Liberals and New Democrats are deceiving themselves, says Green Leader Elizabeth May.
“I believe that both the Liberals and the New Democratic Party are suffering from the all-too-typical delusions of political parties,” May told the Straight in a phone interview.
A few days before MPs returned to Ottawa today (January 26) for the last sitting of Parliament before this year’s federal election, May said that Liberals and New Democrats think “that they can succeed in the first-past-the-post system, win a majority government, and not have to deal with the other parties”.
The Saanich-Gulf Islands MP was in the Lower Mainland on January 22 for a speaking event at SFU, and the launch of scientist Lynne Quarmby’s campaign as Green candidate for the new Burnaby North-Seymour riding.
While on her way up Burnaby Mountain on that day, Canada’s first elected Green MP talked at length about her past and ongoing attempts to forge electoral cooperation among opponents of the ruling Conservative Party.
As May acknowledged, the prospects for cooperation this year aren’t promising.
“The evidence at the moment is that they’re not willing to cooperate with each other or with Greens,” she said.
It only reinforces what the environmentalist has observed about Canadian politics.
“Having been in politics now for nine years, I’ve come to realize that it’s not an accident that the most nasty attacks by one party against the other will be against parties closer to each other on the ideological spectrum,” she said.
According to May, it’s largely because of the first-past-the-post voting system, where the winner takes all.
“The parties that are closest to each other on the ideological spectrum, because of the first-the-past system—and this needs to be stressed, it’s only because of the first-past-the-post voting system—that parties that are closer to each other ideologically or through their policies are more likely to be their sworn enemies because their vote and their voters and their support base might bleed off to that other party,” she said.
The Conservatives were like this in the past. May recalled that the Reform Party—of which Prime Minister Stephen Harper was a founding member—and the Progressive Conservative Party “spent a lot of time attacking each other and not necessarily focusing” on the ruling Liberals at the time.
The Reform Party became the Canadian Alliance, which eventually merged with the Progressive Conservative Party to form what is now the Conservative Party of Canada, the same party that has governed the country since 2006.
According to May, Liberals, New Democrats, and Greens could have done a lot better since Harper came to power.
“But there’s all this jockeying for position, trying to kneecap the other guy from the opposition side, that undermines our effectiveness and our job as members of Parliament…to hold the government accountable,” she said.
According to May, “there’s far too much wasted effort in hyper-partisanship, of parties fighting with each other, thinking about when they are going to make their gains in the election”.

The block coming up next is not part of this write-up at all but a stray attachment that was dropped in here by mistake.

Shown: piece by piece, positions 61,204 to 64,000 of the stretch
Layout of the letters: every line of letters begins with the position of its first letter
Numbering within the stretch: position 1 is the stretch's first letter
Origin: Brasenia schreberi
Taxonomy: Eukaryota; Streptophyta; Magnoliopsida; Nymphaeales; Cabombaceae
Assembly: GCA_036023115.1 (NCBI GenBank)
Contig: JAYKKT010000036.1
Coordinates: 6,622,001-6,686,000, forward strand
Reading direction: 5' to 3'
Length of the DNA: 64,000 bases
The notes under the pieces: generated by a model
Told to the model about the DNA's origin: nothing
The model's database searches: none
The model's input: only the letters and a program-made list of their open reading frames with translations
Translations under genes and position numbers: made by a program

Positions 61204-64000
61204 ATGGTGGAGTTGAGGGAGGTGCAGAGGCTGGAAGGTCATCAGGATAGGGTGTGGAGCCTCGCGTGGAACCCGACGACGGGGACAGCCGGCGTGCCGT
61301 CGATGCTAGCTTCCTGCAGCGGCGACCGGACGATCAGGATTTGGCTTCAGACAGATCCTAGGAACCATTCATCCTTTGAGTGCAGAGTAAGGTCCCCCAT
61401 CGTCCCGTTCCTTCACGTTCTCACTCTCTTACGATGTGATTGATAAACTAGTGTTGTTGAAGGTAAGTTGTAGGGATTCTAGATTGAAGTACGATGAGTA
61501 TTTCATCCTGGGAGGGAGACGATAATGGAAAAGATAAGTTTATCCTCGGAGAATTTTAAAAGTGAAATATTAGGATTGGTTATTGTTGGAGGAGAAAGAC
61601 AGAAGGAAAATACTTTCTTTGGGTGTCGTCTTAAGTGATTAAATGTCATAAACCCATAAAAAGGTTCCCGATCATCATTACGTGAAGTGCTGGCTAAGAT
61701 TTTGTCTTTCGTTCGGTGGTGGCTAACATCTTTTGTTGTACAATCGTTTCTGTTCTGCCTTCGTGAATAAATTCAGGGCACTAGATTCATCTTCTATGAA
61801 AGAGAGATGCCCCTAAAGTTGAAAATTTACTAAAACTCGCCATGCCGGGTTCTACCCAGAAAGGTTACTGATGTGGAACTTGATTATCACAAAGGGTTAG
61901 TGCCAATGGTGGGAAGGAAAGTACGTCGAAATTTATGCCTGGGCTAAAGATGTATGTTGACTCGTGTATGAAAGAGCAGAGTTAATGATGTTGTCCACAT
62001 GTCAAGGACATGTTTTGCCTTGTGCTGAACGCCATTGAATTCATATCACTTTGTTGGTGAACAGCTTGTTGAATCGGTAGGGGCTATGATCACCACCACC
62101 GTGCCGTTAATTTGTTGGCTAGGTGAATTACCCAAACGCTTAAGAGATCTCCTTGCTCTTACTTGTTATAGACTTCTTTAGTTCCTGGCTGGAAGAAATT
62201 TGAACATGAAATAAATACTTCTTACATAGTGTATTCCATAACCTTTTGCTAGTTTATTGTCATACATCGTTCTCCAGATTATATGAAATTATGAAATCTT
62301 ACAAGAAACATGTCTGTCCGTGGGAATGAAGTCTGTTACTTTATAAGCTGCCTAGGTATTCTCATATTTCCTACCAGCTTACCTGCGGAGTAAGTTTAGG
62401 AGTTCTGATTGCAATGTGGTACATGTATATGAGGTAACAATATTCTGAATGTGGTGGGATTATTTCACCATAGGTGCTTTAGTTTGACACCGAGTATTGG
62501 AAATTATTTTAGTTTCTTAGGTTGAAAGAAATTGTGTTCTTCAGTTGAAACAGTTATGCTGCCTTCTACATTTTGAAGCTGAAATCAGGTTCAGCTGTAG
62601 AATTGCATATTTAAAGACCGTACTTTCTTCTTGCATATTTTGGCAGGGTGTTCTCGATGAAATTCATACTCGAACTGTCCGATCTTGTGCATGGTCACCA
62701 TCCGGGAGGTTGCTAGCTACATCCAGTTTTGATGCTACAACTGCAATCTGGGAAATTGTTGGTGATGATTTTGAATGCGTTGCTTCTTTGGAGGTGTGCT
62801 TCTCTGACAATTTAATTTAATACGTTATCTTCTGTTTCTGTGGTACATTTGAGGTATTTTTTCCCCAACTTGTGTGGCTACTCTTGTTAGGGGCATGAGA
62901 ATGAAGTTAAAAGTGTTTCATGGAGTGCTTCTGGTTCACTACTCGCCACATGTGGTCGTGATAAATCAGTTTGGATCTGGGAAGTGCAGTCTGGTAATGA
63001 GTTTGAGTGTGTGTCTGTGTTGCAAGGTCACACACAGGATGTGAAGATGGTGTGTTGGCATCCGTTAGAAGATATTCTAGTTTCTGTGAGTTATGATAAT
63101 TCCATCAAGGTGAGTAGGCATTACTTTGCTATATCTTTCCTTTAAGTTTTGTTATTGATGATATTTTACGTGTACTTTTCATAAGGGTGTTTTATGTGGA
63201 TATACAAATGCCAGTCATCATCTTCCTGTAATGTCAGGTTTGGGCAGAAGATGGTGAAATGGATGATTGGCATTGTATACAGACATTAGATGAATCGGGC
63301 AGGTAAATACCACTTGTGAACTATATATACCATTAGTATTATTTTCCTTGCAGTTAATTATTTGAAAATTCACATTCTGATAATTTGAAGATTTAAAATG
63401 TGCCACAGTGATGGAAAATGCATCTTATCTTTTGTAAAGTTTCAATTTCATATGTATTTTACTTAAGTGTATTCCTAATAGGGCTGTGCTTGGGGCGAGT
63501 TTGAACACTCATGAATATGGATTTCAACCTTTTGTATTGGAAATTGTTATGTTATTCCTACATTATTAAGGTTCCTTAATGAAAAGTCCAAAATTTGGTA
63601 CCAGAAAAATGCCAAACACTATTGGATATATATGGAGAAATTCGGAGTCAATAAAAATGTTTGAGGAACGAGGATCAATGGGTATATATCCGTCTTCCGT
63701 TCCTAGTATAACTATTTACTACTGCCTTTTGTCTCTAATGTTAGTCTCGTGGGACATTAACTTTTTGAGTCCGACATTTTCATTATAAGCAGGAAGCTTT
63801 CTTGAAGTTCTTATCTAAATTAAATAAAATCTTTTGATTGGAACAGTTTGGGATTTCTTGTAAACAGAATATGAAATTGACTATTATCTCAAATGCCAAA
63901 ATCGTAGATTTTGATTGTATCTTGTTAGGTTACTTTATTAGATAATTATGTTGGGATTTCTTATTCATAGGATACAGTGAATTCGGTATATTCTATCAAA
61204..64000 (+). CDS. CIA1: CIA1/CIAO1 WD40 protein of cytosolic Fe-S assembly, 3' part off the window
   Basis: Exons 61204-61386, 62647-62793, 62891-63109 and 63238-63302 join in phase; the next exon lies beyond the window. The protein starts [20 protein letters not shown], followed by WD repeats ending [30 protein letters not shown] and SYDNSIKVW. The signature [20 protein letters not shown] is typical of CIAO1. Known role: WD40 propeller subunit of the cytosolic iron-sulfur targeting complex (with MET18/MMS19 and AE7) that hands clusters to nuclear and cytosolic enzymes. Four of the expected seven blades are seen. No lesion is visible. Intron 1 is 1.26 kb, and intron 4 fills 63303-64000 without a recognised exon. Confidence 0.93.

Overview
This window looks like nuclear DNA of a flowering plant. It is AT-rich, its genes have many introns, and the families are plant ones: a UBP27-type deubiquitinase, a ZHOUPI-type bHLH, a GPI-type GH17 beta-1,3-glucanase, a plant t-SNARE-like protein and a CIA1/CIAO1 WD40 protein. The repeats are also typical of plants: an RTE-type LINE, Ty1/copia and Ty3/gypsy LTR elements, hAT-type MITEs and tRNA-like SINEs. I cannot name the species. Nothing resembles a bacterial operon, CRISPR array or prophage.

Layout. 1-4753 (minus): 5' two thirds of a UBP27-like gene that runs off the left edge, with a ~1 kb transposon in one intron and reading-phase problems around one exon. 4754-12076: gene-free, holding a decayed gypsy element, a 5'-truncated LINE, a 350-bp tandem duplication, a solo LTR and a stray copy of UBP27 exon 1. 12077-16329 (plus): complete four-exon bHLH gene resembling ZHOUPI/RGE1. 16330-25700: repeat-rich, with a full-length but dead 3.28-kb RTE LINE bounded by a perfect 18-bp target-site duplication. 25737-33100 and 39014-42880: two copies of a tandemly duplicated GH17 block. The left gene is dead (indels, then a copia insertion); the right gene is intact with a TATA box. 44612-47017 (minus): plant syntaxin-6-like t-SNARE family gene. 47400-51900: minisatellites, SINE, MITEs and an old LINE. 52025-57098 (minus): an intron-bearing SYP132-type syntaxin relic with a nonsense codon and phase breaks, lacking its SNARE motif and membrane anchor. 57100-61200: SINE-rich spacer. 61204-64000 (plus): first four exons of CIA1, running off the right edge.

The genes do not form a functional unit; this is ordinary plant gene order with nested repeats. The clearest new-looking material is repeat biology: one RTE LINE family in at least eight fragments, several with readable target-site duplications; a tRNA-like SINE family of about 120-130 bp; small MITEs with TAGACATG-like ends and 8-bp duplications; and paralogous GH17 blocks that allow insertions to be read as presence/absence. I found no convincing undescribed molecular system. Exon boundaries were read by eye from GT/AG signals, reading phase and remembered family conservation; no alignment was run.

Citing an example, the Green MP said that she has observed that the NDP spends “more effort at making the Liberals look bad than really making a focused effort to criticize Harper”.
May has a mandate from the Green party’s national convention last year to seek electoral cooperation on a one-time basis only with other parties willing to commit to do away with the first-past-the-post system in favour of proportional representation.
“It wasn’t actually framed as an anybody-but-Harper initiative,” May said. “It was framed as, ‘We want to get rid of first-past-the-post.’”
As far as New Democrats are concerned, their job as the official Opposition going into the election this year is clear.
According to New Westminster-Coquitlam NDP MP Fin Donnelly, it’s to show that New Democrat leader Tom Mulcair is a credible alternative to Harper.
Donnelly was asked at a January 18 event in downtown Vancouver how his party looks at the idea of cooperating with Liberals.
“It assumes that the Liberals are progressive but I would argue that’s not case,” Donnelly told the Straight.
Liberals aren’t warm either to the idea of working with the New Democrats or Greens.
“To be very honest…the thing is that there is so much momentum right now within our party,” Vancouver Centre Liberal MP Hedy Fry told the Straight in a phone interview on January 23.
According to Fry, her party led by Justin Trudeau has “over 300,000 new members across the country”.
“We have people lining up in every single riding across this country, fighting nomination battles, you know, continuing to want to run for us,” Fry said.
Fry’s son Pete is the campaign manager of the Greens’ Quarmby.
“He’s an independent guy,” Fry said with pride when told about what her son Pete is doing. “He can think and do whatever he wants. I’ve always brought him up to be his own man.”
In 2012, May sent confidential letters urging opposition MPs to consider electoral cooperation to defeat the Conservatives.
May recalled that while there was enthusiastic reaction, the party hierarchies of the NDP and Liberal party put a clamp down on such talk.
Although the indications aren’t good that May will succeed in convincing New Democrats and Liberals to cooperate in this year’s election, the Green MP isn’t about to stop prodding them to do so.
May said: “I remain hopeful because I have the capacity for boundless optimism in the face of the evidence.”